- The Washington Times - Tuesday, February 13, 2001

A Transportation Department report released yesterday gave the airlines poor grades for flight delays and lost baggage, renewing calls in Congress for more legislative oversight of the industry.
The Transportation inspector general's report said that although some customer services improved over the past year, more than a quarter of flights were delayed, canceled or diverted.
The report suggests airlines have not fulfilled their promises to the Senate Commerce Committee last summer to improve service.
Sen. John McCain, the Arizona Republican who is chairman of the Commerce Committee, has scheduled a hearing for today to review the inspector general's report.
Last summer, the committee agreed to let the airline industry try to improve service on its own, without legislation. But the panel said that if the inspector general's report did not show improvement, it would consider legislative action.
The inspector general said the grace period given airlines resulted in some noticeable improvements.
"The voluntary commitment to customer service and the circumstances under which it was entered into are noteworthy because, based on our observations, it prompted the airlines to take the matter of improving customer service more seriously," the report said.
Improvements were demonstrated in quoting lowest fares available, holding nonrefundable reservations, paying for lost luggage and meeting passenger needs during long delays.
However, the success was limited.
"We continue to find significant shortfalls in reliable and timely communication with passengers by the airlines about flight delays and cancellations," the report said. "Further, we find the airlines' commitment does not directly address the most deep-seated, underlying cause of customer dissatisfaction flight delays and cancellations, and what the airlines plan to do about them in the areas under their control in the immediate term."
An hour after the report was released, Sen. Ron Wyden, Oregon Democrat, proposed revisions to his "Passenger Bill of Rights" that would include fines against airlines for poor customer service. Mr. Wyden is a member of the Commerce Committee's aviation subcommittee.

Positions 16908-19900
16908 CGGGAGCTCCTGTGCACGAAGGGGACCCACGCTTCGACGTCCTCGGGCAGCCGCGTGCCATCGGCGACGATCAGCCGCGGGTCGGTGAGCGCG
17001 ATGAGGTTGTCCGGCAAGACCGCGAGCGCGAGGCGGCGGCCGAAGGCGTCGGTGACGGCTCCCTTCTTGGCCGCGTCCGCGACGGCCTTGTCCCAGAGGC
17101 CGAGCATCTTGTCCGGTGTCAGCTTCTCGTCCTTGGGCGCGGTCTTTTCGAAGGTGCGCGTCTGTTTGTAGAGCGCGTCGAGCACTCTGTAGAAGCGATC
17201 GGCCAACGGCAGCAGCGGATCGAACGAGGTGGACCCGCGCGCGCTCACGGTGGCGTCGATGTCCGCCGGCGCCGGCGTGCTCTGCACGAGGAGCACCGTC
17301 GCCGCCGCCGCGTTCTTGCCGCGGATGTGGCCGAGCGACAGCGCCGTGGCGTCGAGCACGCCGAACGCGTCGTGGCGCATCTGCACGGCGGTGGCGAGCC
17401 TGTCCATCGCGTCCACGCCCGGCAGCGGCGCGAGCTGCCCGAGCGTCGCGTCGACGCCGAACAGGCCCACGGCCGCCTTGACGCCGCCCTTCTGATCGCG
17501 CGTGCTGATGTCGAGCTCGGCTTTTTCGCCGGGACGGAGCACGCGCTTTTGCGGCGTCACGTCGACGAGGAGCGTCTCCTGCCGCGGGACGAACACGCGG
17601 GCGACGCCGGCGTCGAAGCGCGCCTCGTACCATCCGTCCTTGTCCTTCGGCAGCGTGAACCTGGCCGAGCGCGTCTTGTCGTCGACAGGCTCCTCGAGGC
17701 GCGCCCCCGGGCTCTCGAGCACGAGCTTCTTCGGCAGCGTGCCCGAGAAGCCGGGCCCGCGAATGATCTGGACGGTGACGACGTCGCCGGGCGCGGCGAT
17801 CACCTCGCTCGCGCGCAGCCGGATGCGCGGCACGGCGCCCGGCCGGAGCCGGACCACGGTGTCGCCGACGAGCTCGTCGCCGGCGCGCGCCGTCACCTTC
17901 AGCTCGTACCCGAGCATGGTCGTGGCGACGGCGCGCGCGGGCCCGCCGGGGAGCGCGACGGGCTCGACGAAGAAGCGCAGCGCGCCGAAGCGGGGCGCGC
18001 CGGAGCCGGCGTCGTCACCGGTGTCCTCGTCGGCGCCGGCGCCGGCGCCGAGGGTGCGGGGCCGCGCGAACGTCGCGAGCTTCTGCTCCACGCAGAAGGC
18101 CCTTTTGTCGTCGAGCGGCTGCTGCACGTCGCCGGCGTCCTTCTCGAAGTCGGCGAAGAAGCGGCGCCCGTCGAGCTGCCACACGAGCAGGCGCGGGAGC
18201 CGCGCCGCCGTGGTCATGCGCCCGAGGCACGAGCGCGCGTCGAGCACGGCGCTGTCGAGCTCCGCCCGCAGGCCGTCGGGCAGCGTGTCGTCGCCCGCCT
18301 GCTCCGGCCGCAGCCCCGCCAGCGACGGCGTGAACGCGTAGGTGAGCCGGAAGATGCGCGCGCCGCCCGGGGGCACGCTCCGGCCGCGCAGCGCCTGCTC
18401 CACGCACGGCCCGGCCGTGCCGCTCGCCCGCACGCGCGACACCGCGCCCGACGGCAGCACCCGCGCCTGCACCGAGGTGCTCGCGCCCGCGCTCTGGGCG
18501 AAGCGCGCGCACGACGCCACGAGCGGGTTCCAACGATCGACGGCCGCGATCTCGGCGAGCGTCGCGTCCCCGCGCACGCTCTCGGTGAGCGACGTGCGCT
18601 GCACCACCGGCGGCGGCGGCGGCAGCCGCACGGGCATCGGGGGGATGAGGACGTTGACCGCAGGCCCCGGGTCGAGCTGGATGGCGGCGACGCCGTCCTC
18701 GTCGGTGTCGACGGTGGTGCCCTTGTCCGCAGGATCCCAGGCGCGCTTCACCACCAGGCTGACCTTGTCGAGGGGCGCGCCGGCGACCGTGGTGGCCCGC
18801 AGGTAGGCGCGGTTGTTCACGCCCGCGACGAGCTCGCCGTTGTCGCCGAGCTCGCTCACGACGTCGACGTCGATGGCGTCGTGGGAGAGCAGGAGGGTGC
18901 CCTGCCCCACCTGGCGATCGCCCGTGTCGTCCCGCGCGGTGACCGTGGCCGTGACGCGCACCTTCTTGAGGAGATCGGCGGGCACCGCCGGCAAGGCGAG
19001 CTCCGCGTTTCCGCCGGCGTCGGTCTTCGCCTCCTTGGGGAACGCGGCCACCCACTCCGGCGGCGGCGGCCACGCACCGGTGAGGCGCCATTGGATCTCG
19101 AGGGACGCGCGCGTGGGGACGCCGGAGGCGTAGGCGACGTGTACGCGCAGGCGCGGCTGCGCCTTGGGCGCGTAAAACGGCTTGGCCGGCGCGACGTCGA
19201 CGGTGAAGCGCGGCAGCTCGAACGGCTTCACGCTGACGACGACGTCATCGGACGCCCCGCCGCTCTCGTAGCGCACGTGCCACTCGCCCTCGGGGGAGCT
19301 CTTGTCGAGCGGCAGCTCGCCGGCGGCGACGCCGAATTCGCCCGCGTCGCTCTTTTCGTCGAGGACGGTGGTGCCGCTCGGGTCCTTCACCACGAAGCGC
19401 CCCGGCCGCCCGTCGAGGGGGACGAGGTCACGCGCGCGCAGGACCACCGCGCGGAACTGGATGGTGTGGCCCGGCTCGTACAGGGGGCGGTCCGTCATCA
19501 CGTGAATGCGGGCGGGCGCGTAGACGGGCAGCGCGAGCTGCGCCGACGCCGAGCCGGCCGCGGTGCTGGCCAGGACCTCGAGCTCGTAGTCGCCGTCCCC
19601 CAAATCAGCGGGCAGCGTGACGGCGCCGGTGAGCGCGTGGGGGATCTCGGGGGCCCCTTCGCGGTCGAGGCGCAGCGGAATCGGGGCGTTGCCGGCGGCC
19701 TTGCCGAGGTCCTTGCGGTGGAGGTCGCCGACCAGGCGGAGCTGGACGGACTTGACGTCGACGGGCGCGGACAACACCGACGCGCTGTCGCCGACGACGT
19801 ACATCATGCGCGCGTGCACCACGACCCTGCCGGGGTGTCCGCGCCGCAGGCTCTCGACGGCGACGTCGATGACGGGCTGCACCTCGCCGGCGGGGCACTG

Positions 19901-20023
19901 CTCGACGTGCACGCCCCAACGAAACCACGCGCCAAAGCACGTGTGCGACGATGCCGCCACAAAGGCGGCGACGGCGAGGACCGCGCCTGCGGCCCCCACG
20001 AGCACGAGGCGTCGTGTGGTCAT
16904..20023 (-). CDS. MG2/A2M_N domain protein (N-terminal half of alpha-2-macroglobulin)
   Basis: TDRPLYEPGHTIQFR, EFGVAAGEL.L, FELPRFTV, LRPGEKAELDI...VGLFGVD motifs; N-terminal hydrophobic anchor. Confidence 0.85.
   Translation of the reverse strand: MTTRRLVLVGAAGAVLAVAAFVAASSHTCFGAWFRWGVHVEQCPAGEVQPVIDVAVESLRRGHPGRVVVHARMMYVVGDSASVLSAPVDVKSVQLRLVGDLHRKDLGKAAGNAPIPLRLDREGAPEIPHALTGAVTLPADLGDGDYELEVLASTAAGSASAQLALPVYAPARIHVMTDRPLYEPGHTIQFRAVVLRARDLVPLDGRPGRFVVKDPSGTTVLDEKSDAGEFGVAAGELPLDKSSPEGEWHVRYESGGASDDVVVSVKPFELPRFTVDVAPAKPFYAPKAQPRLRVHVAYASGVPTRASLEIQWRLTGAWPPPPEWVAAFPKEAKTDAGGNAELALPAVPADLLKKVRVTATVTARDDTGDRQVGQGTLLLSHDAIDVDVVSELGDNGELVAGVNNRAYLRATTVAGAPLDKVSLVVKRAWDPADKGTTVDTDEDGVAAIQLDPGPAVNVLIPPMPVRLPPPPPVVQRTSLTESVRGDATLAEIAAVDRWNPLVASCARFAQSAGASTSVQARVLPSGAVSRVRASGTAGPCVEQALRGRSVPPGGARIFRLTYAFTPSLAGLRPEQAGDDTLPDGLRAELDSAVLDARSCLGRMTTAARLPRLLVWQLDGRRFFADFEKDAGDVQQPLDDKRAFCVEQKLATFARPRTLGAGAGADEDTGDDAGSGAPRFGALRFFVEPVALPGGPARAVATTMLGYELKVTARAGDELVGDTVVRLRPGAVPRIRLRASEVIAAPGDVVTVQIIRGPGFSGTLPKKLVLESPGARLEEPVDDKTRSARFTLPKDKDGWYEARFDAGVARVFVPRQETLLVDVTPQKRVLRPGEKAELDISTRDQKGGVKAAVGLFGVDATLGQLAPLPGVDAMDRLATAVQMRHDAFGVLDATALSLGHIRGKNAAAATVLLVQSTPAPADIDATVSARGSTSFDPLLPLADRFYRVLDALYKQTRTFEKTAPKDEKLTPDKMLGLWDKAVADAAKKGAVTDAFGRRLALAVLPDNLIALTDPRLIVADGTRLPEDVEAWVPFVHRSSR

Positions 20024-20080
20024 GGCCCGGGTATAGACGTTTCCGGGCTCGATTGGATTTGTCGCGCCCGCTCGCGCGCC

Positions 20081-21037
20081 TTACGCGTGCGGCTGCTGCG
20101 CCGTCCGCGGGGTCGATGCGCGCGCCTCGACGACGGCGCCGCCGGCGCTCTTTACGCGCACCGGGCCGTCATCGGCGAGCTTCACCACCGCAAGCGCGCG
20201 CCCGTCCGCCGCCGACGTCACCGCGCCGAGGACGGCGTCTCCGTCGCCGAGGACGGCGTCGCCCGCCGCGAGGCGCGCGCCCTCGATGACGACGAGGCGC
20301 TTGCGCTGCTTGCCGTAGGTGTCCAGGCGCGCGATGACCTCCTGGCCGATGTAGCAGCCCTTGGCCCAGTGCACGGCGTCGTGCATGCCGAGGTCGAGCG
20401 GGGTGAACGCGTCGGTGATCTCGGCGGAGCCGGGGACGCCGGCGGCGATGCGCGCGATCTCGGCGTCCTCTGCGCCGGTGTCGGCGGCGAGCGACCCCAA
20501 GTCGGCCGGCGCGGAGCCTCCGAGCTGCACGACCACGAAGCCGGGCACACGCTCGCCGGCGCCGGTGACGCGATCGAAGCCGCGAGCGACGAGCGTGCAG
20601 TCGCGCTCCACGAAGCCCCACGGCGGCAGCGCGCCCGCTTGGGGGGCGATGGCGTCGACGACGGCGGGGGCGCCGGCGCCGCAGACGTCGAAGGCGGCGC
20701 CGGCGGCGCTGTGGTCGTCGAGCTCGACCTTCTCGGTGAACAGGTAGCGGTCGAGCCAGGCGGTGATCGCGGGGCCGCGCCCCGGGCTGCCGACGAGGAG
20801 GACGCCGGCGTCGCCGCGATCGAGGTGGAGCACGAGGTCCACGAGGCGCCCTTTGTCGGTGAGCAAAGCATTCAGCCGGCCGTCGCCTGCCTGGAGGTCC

"My feeling is that if the airlines don't wake up, they're going to find members of Congress calling for things that really are a burden," Mr. Wyden said.
He said that in some cases, airlines knowingly schedule more flights than they can deliver on time, resulting in delays even during fair weather.
"They know they can't meet their obligations with respect to schedules," Mr. Wyden said. "Where there is a track record of extensive delays, you should tell people. Nobody's calling for a legal right to a jumbo bag of peanuts here."
He proposed his Passenger Bill of Rights in 1999, but Congress did not approve it. The revisions he described yesterday would give the Transportation Department the right to fine airlines for "unfair, deceptive practices," such as not telling passengers when flights would be delayed, canceled or diverted.
If the Commerce Committee approves Mr. Wyden's revisions, he hopes to propose them as a bill before Congress. "I'm hoping we can get this bill to the president in a few months," Mr. Wyden said.
Mr. McCain said the inspector general's report shows a need for new legislation. Among witnesses scheduled to testify at the hearing today is Inspector General Kenneth Mead.
"It is my intention to introduce legislation based on the recommendations made by Mead," Mr. McCain said. The bill would include provisions ensuring that consumers have information about delayed flights, increasing the minimum compensation for involuntarily bumped passengers, and making sure the airlines clearly explain how passengers who are delayed overnight will be treated.
Airline executives focused on improvements noted in the report, such as more legroom and baggage space as well as faster responses to customer complaints. They also said many of the problems listed could be blamed on inadequate infrastructure.
The Air Transport Association, a group that represents 14 major airlines, said in a statement that the inspector general's report was "fair and reasonable" and "provides a useful blueprint for continued action to improve customer service."
However, association officials also have said more runways must be built and the nation's air traffic control system must be improved to fulfill the government's demands for better performance.
"A meaningful impact on the issues that most affect customer satisfaction in this industry can only be attained through an integrated approach with the [Federal Aviation Administration] that addresses capacity and infrastructure issues," United Airlines President Rono Dutta said.

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